Despite her insecurities, the 'Ringer' star would never turn to another famous woman's body for inspiration because she knows about the airbrushing, trainers and food programs.
Although she may be the subjects of other women's envy, Sarah Michelle Gellar isn't always confident in her own skin. In an interview for the October issue of Health magazine, the "Ringer" star confesses that like many other women, she too is obsessed with an imagined flaw in her appearance.
"Oh God ... I'm a female! I totally have body dysmorphic disorder. I think most women do," the 34-year-old says when asked whether she has moments of insecurity. "A makeup artist friend once said, 'I don't think I've ever seen you look in a mirror.' I'm surrounded by them all the time - you sit in hair and makeup - so I guess I just have this mechanism where I tune it out."
The wife of actor Freddie Prinze Jr. continues on, "So every once in a while, I'll look and I'll be like, 'Wait, that's what I look like?' I just have to remember that I'm human, and I'm a mom. Being a parent changes the vanity at least a little bit. It has to. Your priorities are different."
Although she suffers from the same insecurities as many other women, Sarah insists that she would never use another famous woman's body for inspiration. "I would never do that to myself, especially because I'm aware of the airbrushing and trainers and food programs," she explains her ground.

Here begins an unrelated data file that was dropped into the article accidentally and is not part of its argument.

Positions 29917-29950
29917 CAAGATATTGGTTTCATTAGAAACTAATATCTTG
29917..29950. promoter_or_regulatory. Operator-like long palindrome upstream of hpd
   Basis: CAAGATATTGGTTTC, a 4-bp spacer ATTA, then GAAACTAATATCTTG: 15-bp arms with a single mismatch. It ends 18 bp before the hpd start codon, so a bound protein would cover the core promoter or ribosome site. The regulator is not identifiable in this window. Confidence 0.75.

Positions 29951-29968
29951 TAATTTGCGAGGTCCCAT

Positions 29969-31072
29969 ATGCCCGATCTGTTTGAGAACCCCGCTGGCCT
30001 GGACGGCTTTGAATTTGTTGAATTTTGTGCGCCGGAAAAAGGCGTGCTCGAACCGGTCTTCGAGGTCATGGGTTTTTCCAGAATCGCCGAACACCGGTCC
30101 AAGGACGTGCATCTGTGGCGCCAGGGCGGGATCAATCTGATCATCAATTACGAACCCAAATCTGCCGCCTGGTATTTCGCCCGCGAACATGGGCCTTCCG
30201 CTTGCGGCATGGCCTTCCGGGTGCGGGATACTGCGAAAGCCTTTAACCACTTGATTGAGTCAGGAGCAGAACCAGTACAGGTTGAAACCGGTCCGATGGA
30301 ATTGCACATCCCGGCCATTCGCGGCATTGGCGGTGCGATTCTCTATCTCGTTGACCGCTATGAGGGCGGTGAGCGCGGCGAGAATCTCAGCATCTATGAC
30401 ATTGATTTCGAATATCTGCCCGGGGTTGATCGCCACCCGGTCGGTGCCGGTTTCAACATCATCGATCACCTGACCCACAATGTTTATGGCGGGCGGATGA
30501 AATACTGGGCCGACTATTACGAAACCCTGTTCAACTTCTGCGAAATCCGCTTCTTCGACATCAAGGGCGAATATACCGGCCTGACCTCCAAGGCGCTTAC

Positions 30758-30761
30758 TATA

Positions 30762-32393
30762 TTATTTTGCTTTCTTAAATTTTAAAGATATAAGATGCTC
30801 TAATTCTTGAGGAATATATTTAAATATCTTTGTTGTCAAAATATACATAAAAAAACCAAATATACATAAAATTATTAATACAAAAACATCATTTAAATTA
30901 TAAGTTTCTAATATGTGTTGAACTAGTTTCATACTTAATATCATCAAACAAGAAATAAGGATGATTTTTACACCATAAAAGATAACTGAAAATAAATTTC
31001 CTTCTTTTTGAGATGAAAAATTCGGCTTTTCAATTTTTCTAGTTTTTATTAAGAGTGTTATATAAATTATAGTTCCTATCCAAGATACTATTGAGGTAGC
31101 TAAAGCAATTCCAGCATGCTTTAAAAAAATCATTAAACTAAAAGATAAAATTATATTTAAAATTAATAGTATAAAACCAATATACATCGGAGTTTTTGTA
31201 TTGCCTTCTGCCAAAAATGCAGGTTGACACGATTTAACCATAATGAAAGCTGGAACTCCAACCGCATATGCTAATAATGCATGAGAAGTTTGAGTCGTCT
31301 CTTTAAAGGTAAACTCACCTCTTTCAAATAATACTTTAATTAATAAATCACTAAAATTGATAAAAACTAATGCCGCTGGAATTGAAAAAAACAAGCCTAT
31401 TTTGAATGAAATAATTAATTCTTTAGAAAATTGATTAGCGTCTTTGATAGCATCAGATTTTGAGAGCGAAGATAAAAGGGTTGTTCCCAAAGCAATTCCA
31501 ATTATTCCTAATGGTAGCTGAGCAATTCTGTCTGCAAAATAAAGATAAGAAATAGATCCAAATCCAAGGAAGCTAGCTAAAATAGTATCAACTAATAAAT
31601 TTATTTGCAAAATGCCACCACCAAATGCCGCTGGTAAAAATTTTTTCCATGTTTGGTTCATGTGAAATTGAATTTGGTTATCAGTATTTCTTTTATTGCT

The mother of one also advises other woman "to use yourself as inspiration". She adds, "I think if I were ever going to put something up, I would put a picture of myself where I was proud of my body. But I would rather not look at a picture of myself on my fridge. In fact, we have a nonmagnetic fridge."
Asked which specific photo of her she will use, Sarah says, "Probably before I got pregnant - I was in really, really good shape. I think when I was doing 'Buffy' I was a little bit thin, actually, because even though I was working out constantly, it was just the time and the age. But I was happy being pregnant, too. I'm not as critical as I used to be about my body."